Merfolk: Part 2
Ethnic Groups: habitats-provisioning(food gaining)-agriculture-livestock-game-clothing-other notes
Geographic range: swamps, marshes, mangroves, lagoons, large lakes, large rivers
Provisioning: foraging, shifting cultivation, free range farms
Agriculture:sea grass, duckweed, cattails, wild rice, watercress, water pepper, water spinach, wasabi, water chestnut/caltrop, taro, lotus, bulrush, bamboo, cord grass, shrub fruit and nuts, peanuts, chestnuts
Livestock:carp, small mouth bass, cod, salmon, duck, crayfish, goose, river mussels, tilapia
Game:large dragonflies, large mosquitoes and larvae, large mouth bass, catfish, bullhead, crappie, bluegill, black buffalo, pike, lake sturgeon, war-mouth, paddle fish, rainbow trout, fathead minnow, river otter, beaver
Common physical features:
- aquatic skin resembles coloring of following fish: goldfish, koi carp, guppy, catfish, molly, rainbow-fish, tiger-fish, angelfish, discus
- darker shades of hair
- fined tail changes to legs slightly faster
Societal Behavior: Brackish merfolk tend to be insular and distrustful of strangers, but individuals, especially adventuring Merfolk, break the mold and can be quite boisterous. Often they are more open to beings that live within their regions like Lamia who are similar in appearance and culture. Brackish merfolk are more likely to venture on land and even have alternate land based settlements near bodies of water. Adolescent merfolk often have a vacation season at the same time as adolescent and emerging adult jungle and island homins and fairies, resulting in mutual party going, dancing, and temporary romances and sexual experiences.
Geographic range: coral reefs, kelp forests, tropical sea-grass beds, half-submerged caves, cliff-walled caves, mangroves, oceanic islands
Provisioning: foraging, fisheries, seabed and tide pool gardens, coral gardens
Agriculture:giant kelp, green algae, sea grasses, beach grasses, drift fruit and seeds
Livestock:sponges, parrot fish, tuna, striped bass, crabs, shrimp, clams, oysters, scallops, barnacles, soft corals, lobsters, krill, sea cucumbers
forage fish– anchovies, reef squid, menhaden, sardines, herring, pollock
large pelagic– bill fish, bonito, mackerel, salmon, small sharks, large squid, octopus, sea urchins
birds-gulls, auks, gannets, pelicans
mammals-sea otter, ringed seal, Caspian seal
Common physical features:
- aquatic skin resembles coloring of following fish: clown-fish, butterfly-fish, cardinal-fish, damsel fish, parrot-fish, dragnets, file-fish, rabbit-fish, gobies, hawk-fish, yellow tangs, trigger-fish, blue wrasse, rainbow wrasse, lion fish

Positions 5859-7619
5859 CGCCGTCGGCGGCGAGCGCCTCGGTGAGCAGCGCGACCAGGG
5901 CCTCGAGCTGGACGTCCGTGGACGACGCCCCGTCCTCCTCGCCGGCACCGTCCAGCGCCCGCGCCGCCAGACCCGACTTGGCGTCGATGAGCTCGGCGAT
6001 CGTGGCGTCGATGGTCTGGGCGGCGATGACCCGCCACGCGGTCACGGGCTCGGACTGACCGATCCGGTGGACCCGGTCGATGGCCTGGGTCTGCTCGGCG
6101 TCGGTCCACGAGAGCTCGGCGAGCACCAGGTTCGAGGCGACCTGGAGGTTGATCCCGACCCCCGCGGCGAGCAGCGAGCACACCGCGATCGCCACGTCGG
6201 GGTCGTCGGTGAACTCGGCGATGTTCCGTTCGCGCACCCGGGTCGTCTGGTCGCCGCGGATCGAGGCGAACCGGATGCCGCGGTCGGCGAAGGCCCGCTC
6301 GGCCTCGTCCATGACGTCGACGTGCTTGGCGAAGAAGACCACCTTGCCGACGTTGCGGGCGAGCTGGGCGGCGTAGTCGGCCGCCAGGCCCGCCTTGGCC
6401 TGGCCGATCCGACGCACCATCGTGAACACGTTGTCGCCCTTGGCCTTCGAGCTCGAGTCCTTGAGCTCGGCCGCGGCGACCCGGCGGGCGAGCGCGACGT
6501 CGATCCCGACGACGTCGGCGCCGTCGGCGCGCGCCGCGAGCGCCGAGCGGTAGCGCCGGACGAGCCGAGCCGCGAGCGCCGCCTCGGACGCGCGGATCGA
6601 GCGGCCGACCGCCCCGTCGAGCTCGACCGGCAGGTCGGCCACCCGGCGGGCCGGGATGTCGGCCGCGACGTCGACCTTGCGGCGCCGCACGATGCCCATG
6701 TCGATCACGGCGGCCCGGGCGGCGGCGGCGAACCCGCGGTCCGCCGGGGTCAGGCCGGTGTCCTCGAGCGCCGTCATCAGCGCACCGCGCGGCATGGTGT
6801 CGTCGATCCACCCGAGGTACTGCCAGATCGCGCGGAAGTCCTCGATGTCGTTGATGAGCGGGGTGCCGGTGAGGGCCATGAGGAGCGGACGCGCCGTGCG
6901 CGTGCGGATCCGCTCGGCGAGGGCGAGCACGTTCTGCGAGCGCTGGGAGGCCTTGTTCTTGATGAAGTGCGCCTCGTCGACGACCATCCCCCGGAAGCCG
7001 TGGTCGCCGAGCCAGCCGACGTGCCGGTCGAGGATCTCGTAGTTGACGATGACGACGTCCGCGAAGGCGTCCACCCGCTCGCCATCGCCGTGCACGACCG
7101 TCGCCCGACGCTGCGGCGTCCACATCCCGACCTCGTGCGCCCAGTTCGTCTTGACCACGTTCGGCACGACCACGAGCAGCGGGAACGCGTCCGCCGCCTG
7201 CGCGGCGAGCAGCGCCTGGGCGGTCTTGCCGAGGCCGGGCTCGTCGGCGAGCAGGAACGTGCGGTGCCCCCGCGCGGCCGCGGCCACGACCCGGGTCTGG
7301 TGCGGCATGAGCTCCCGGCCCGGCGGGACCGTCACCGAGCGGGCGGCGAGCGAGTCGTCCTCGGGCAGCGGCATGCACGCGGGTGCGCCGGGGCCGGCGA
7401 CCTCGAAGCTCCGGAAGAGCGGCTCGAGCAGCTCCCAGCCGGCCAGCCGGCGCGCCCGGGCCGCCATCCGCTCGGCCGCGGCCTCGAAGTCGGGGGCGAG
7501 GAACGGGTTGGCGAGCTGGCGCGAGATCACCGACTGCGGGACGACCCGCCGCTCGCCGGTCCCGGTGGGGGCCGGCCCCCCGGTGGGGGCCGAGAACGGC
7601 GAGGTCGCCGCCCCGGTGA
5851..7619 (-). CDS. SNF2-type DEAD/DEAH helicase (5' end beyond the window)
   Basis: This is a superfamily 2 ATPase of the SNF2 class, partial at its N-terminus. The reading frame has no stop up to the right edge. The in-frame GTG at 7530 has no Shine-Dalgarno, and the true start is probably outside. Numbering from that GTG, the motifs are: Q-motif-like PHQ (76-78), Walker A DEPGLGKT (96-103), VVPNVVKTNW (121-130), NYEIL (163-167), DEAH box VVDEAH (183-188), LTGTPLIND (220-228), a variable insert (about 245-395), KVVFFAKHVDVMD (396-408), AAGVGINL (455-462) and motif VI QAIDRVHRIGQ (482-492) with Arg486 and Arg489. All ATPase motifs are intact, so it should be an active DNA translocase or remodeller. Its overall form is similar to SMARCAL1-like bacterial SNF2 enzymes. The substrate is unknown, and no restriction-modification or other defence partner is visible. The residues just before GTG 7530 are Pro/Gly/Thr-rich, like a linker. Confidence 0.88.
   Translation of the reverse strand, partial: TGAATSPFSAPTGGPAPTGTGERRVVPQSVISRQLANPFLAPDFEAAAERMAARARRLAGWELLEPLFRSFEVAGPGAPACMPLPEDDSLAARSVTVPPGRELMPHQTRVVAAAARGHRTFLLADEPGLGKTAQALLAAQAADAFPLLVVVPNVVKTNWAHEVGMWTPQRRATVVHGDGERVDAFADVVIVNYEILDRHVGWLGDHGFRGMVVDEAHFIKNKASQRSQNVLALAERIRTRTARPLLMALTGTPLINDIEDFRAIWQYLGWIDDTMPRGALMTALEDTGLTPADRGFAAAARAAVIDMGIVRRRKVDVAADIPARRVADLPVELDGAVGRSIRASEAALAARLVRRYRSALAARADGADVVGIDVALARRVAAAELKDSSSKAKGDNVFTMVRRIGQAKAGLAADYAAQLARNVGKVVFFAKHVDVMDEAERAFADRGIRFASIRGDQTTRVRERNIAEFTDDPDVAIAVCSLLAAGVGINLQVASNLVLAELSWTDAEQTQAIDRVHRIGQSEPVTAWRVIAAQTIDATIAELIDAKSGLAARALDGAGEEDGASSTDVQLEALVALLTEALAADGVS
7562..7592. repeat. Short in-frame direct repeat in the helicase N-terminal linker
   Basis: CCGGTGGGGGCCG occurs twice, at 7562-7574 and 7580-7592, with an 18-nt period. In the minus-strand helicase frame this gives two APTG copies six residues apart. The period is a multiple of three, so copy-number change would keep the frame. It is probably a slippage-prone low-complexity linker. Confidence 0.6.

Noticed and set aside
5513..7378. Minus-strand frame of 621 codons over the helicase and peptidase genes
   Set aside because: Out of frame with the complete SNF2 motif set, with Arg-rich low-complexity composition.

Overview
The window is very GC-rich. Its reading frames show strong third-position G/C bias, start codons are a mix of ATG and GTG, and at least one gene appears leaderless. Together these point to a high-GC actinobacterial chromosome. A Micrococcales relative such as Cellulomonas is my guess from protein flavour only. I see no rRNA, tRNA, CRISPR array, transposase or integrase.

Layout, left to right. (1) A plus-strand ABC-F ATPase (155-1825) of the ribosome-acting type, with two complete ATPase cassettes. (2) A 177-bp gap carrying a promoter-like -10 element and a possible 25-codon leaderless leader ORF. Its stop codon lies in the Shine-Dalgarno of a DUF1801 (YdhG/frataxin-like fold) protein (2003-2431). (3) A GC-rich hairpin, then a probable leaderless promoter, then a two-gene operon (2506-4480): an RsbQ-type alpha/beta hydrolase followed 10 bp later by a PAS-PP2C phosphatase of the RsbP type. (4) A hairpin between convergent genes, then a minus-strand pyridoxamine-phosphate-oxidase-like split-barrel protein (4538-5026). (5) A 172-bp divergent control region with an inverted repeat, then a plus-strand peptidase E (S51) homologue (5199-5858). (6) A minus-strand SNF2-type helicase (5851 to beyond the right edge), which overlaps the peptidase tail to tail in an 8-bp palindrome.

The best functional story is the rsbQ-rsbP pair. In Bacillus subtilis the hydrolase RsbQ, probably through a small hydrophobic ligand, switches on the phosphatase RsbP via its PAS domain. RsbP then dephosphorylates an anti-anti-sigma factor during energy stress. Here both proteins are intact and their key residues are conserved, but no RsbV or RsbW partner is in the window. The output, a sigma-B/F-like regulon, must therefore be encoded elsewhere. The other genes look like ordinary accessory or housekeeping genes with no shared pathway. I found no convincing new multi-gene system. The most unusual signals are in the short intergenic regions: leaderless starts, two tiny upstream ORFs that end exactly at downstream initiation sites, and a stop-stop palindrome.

- lighter shades of hair
- ears are more likely to be finned
- legs change into finned tails slightly faster
Marine merfolk started off as bands and tribes of nomadic foragers and some of these still exist in less traveled waters who mostly consisted of forage fish. With the creation of nation states, they were able to collect larger pelagic creatures to feed their populous but this lead to the creation of distinct classes and a ruling government. Marine merfolk themselves are quite playful with various sea creatures primarily dolphins, most whales, and sea turtles. Being the only beings in the sea with fine articulation has allowed them to manipulate many materials unique to the oceans such as kelp, animal secretions, and coral.
Marine merfolk generally shelter themselves in hidden communities, fiercely protecting the territory they hold from outsiders. Merfolk historically have been distrusting of surface races, and went to great lengths to conceal their presence from those that live primarily on land. This has changed since the United Sentient Species attempts to foster unity between races by funding for large underwater cities filled with buildings, connected by networks of reinforced glass tunnels, bathysphere transport systems, and submerged railways. As a result, most smaller merfolk settlements remain unknown to those on the surface, and encounters between marine merfolk and surface dwellers are uncommon, outside of urban areas.
Merfolk structures often incorporate unique materials and features which results in distinct a architectural style. Wooden materials are uncommon due to the effect of woodworms. Instead, Merfolk make use of a variety of durable marine building materials:
- Kelp – Many merfolk buildings are made by weaving living kelp into a hollow ball that floats in the water while anchored to ocean floor. There can be several rooms arrayed in a daisy chain, one above the other, all constructed from only a few plants.
- Sea grass – Sea grass is used as a filler material in thatching and living sea grass is planted on the roofs of buildings as an anchor or decoration.
- Coral – Coral is tough easily workable, and abundant in tropical climates. It is used all over the aquatic world.